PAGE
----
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Books in roguelikes are mainly used as sources of spells to be learned, although they can have other uses, such as being readable for special information ("plot" or "world" data) or providing training (as with Crawl's manuals or Steamband's skill point granting books).

They may be vulnerable to damage by fire, acid, or water. They typically require that the character not be blind and that the area have light in order to read the book.

A single book may contain only a single spell or it may contain a collection of spells. Studying may (eventually) consume the book or it may be a durable item. Destruction by studying generally only makes sense if one gains only a limited knowledge of the spell(s) studied with each use. Most games allow you to study a spell, then drop the book, but Moria and Angband require that you have the book available to read from in order to cast the spell.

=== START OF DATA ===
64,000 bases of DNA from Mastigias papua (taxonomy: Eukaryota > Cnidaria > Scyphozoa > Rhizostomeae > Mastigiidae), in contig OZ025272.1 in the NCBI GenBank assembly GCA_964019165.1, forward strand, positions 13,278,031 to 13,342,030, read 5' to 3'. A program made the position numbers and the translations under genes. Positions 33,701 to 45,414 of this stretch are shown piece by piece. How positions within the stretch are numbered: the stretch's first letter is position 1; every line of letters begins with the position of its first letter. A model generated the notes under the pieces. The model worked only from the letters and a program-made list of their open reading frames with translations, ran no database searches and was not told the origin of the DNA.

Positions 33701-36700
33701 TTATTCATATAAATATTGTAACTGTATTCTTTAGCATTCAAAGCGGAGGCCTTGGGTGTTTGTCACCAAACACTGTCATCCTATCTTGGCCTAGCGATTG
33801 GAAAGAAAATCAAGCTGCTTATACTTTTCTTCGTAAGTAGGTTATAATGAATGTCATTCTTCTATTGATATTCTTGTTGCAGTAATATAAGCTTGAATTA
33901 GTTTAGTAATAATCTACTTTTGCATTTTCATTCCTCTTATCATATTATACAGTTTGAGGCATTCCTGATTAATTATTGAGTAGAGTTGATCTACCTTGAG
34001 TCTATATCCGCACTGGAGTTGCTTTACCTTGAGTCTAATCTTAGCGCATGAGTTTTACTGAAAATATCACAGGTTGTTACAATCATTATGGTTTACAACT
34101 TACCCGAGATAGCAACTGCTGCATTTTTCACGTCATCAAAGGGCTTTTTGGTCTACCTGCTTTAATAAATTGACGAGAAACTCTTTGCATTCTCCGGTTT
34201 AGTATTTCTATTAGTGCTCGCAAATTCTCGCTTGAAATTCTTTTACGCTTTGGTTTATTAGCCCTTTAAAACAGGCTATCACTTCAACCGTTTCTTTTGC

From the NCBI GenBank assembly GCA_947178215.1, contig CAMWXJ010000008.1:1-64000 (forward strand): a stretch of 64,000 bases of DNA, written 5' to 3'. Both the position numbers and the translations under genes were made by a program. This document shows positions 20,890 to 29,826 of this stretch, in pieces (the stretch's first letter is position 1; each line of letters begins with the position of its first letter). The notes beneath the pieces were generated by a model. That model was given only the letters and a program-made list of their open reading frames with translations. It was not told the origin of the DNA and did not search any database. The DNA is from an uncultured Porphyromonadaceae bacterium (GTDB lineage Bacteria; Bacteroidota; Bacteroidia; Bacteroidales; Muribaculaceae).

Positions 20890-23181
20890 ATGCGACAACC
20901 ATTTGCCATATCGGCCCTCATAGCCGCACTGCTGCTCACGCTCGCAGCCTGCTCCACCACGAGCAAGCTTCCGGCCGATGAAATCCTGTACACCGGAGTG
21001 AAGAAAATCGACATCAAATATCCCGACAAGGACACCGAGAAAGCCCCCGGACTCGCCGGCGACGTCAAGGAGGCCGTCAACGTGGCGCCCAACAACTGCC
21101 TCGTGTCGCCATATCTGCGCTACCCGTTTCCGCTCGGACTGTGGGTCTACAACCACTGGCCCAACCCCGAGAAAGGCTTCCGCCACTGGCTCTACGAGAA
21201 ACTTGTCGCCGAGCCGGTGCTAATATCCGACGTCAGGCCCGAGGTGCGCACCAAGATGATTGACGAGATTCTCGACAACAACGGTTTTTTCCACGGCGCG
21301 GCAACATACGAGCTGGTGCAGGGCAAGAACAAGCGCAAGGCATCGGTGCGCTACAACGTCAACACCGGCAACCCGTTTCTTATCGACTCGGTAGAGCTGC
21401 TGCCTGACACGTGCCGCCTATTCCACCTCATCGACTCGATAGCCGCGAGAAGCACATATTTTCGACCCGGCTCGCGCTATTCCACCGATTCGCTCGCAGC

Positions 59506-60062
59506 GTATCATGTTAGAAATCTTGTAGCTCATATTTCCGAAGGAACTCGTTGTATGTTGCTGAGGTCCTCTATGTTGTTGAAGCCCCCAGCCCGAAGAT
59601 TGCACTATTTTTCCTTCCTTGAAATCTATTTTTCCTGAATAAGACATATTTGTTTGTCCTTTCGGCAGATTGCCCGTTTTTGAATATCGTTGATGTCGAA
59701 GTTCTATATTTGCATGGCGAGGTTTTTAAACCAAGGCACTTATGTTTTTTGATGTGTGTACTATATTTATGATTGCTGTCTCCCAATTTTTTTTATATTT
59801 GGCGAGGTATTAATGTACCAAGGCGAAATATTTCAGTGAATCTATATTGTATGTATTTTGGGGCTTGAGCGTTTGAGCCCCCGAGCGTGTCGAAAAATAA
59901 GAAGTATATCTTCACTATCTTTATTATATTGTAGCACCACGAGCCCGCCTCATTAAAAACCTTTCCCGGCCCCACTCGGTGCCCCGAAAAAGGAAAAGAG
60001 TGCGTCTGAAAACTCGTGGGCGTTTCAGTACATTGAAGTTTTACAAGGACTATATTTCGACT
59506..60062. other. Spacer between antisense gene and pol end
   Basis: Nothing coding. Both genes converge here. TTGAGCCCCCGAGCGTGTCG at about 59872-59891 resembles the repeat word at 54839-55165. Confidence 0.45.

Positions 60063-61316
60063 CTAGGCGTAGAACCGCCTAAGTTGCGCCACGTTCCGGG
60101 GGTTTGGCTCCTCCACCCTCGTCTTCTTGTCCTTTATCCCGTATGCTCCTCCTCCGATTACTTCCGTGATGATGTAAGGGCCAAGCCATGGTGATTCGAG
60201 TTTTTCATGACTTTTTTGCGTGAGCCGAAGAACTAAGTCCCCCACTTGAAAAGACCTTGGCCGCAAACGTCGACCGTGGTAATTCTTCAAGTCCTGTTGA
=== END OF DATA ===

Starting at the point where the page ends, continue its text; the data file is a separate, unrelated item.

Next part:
The most important function of spell books in most roguelikes is to control spell availability. They serve other functions and are not the only way to restrict spell availability, but they are a tested method and many possible variations on the spell book theme remain to be explored.